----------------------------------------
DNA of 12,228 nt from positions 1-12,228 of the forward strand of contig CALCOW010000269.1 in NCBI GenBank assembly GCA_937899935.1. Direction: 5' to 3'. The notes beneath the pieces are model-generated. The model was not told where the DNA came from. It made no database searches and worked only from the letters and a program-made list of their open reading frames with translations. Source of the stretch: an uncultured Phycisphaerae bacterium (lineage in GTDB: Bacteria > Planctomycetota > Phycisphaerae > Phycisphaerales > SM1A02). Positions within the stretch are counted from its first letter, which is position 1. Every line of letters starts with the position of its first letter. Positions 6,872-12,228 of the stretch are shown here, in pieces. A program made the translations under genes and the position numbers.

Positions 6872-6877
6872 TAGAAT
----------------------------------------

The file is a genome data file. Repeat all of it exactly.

DNA of 12,228 nt from positions 1-12,228 of the forward strand of contig CALCOW010000269.1 in NCBI GenBank assembly GCA_937899935.1. Direction: 5' to 3'. The notes beneath the pieces are model-generated. The model was not told where the DNA came from. It made no database searches and worked only from the letters and a program-made list of their open reading frames with translations. Source of the stretch: an uncultured Phycisphaerae bacterium (lineage in GTDB: Bacteria > Planctomycetota > Phycisphaerae > Phycisphaerales > SM1A02). Positions within the stretch are counted from its first letter, which is position 1. Every line of letters starts with the position of its first letter. Positions 6,872-12,228 of the stretch are shown here, in pieces. A program made the translations under genes and the position numbers.

Positions 6872-6877
6872 TAGAAT